But mental models are also created through the scientific method (AKA: experimentation; testing; learning). Or through data work (AKA: intelligence; analysis & synthesis). It's the use of objective information, clues, variables, and evidence to answer a question or hypothesis. It's why I confidently believe Section 110 at Citi Field to be the best place to catch a foul ball. The visualized data in the above infographic shows it to be true! (As long as I trust the sourcing and the methodology! And I have no reason not to...)
Data work allows us to remove pre-conceived conclusions. It's much more objective than experience. It pulls from a larger pool of incidents, situations, and occurrences than any single person can experience.
Data work is what ensures that we can shift, develop, or refine our mental models to be as accurate of representations of reality as possible. And when our orientations match reality, we can exploit those mental models into our favor. We make faster, more accurate decisions. We compress our OODA.
As I walked down the stadium aisle to our seats, I was not thinking of any datasets. I'd only found the above cited articles days later when seeing if such research existed. I was armed only with anecdotal experience. Mental models. My understanding of how a baseball game "works."
Early in the game, I explained to my sons why & how a young minor league catcher misplayed a catch-able foul ball -- with a nasty curved (but predictable!) trajectory caused by the wicked backspin on the ball. It's a lesson not learned through solid data, but through experience and a willingness to learn from feedback. And I wonder what impact that lesson about backspun foul balls might have on my sons when they're in the role of catcher. Did it stick? Who knows...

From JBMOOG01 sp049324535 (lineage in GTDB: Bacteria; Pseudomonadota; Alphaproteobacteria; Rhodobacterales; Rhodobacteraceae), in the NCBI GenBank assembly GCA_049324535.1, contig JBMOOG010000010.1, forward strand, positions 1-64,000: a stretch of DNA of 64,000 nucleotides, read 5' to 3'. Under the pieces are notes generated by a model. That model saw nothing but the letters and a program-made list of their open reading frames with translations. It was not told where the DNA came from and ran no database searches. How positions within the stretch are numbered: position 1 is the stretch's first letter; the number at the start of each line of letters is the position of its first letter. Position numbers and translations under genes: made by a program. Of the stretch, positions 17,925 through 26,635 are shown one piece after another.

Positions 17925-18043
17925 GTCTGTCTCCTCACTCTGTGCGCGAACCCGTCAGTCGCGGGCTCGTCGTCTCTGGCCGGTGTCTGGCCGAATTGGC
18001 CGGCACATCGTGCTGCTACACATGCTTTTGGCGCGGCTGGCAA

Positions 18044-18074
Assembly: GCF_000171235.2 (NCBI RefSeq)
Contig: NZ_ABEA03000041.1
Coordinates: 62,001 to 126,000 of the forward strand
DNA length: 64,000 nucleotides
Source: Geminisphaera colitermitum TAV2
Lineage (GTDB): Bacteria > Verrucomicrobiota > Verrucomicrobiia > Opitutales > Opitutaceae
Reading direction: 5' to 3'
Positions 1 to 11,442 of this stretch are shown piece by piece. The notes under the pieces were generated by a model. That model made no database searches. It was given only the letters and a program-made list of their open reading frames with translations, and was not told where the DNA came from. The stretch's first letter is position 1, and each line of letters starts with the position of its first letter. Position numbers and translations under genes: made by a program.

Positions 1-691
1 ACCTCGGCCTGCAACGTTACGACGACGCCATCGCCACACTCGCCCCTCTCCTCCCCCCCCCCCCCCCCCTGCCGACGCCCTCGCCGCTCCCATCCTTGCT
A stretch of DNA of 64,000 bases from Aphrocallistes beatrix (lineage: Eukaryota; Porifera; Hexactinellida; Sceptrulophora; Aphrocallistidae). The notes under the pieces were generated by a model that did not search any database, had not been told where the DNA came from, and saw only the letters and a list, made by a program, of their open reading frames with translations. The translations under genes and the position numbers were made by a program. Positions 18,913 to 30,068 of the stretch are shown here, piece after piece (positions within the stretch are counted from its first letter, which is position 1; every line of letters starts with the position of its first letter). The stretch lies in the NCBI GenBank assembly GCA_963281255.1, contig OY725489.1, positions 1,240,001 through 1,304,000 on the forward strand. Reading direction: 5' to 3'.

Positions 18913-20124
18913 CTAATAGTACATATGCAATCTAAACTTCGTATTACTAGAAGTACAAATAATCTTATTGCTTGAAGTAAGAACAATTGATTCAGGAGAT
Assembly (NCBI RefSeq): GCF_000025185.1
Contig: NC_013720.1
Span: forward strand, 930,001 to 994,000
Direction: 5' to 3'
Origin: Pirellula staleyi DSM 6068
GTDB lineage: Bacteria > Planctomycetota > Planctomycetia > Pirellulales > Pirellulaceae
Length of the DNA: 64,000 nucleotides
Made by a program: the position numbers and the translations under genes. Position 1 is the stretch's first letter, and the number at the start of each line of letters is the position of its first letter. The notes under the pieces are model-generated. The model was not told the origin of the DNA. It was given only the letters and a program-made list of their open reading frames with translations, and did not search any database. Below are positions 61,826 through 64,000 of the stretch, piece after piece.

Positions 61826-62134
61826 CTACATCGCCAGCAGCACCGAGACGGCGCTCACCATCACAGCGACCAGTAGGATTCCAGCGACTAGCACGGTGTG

There was another lesson on trajectory when a foul ball (again, with wicked sideways spin) moved in a predictable, curved, and patterned route. The ball caused many fans to race to where they thought it was going. Which of course is not where it was actually going...
Many fans got out-OODA'd. They were operating with faulty mental models.
Last week, we sat in Foul Ball Territory.
Was it proven through data as the most likely section? No. But no data disproves it either.
Did an imperfect mental model get etched a bit deeper, and more permanantly through the "confirmation bias" of not only getting a foul ball myself, but through what seemed like a constant peppering of foul balls into our section? Quite possibly.
Now if you see Kahneman's System 1 and System 2
in this discussion, you're right! Try figuring out, in the moments after getting that prized ball, which of your kids to hand it to.
If you consider that answer BEFORE you actually get it, you've greased your OODA. And you've exploited a valuable lesson about pre-Orientation!
I wasn't so lucky to have considered beforehand which kid to give that ball to. Luckily, it wasn't the only ball we got that game...
Lou Hayes, Jr. is a detective supervisor in a suburban Chicago police department. He's focused on multi-jurisdictional crime patterns & intelligence, through organic working groups compromised of investigators & analysts from a variety of agencies. With a passion for training, he studies human performance, decision-making, creativity, emotional intelligence, & adaptability. In 2021, he went back to college (remotely!), in hopes to finally finish his undergrad degree from the University of Illinois - Gies College of Business. Follow Lou on LinkedIn, & also the LinkedIn page for The Illinois Model.